Gardening Tips for Philadelphia Rowhomes

Some Philadelphia rowhomes include small front yards and garden plots. West Philadelphia. Mount Airy, and Chestnut Hill (just to name a few) all boast some pretty stunning gardens. But many neighborhood homes have little to no greenspace. However, renters and homeowners in these dense urban areas can easily integrate a little more green into their homes and blocks. Vegetation brings considerable benefit to the residents and visitors of a city. Trees, in particular, create enormous value. In addition to added stormwater control, air pollution reduction and summer cooling effects, trees can add actual cash value to a property. A recent study revealed that street trees add approximately $7,000 to the value of a home (and increase the rent value by $21 per month).

Planted Containers on a Philadelphia Street

Street Trees

Because trees add so much value to the residents of a city, Philadelphia wants to plant as many as possible. Tree Philly, an innovative horticultural program, has given away nearly 18,000 trees since the program launched in 2012. Residents with private yards can request a free tree during semi annual tree giveaways in April and October. And residents and business owners can request a street tree throughout the year. In exchange for the free tree, Tree Philly asks residents to care for their tree and water it with 15-20 gallons per week during the first two years. Pretty fair trade, we think.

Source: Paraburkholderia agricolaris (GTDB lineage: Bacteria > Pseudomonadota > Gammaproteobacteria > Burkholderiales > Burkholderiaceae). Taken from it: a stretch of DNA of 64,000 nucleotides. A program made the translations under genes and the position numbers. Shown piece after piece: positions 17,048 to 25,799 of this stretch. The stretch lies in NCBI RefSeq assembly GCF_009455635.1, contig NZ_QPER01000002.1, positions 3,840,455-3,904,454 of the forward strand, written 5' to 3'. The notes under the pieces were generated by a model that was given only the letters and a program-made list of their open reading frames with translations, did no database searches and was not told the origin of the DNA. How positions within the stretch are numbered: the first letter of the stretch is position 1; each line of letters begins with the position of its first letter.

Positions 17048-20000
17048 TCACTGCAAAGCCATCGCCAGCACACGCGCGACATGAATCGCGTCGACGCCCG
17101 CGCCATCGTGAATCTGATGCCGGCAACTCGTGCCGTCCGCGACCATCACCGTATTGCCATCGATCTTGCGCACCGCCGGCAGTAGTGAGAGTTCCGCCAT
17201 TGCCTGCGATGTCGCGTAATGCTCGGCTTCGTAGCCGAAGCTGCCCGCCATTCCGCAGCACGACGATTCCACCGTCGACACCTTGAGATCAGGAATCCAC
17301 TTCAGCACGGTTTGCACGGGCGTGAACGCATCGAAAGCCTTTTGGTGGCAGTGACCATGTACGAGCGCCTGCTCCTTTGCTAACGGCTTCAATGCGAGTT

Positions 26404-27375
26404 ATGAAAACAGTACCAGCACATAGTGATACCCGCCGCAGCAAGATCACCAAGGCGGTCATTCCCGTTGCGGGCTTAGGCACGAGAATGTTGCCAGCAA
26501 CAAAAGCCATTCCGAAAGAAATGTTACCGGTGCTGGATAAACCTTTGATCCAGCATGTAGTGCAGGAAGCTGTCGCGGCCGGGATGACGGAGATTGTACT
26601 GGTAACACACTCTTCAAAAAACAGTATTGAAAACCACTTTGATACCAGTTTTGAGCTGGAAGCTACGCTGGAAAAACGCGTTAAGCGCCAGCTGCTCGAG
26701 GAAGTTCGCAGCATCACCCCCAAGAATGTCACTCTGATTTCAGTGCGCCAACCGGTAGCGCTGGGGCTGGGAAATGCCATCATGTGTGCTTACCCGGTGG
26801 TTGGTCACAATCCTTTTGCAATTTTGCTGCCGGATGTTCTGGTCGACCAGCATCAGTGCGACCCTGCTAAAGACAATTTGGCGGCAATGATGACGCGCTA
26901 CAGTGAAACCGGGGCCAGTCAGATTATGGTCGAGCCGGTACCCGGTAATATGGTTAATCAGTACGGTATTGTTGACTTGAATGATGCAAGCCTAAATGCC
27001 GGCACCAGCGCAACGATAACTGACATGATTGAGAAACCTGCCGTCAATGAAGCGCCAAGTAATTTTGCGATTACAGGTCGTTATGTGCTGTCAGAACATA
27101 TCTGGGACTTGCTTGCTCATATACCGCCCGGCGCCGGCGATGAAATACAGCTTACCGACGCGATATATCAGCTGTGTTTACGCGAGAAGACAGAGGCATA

Containers

If you don’t need or can’t use a street tree, windowboxes can magically transform a standard brick rowhome into something vibrant and exotic. Greensgrow in Fishtown, and Urban Jungle in Passyunk both sell window box units as well as full service installation. For the DIY-er, remember to consider the amount of sunlight your rowhome receives throughout the day. Homes with southern exposure can nurture the growth of many plants, but for shadier or north facing streets, a variety of plants will work. In windowboxes, consider petunias, sweet potato vine and impatiens. For curbside container gardening, Amanda Staples of Germantown Kitchen Garden recommends “oak leaf hydrangea, creeping phlox, red twig dogwood, and Pennsylvania Sedge” We think any of these would probably look great in front of your rowhome this summer. Good luck getting your garden growing!

Rose Bush in East Falls
Winter Container Garden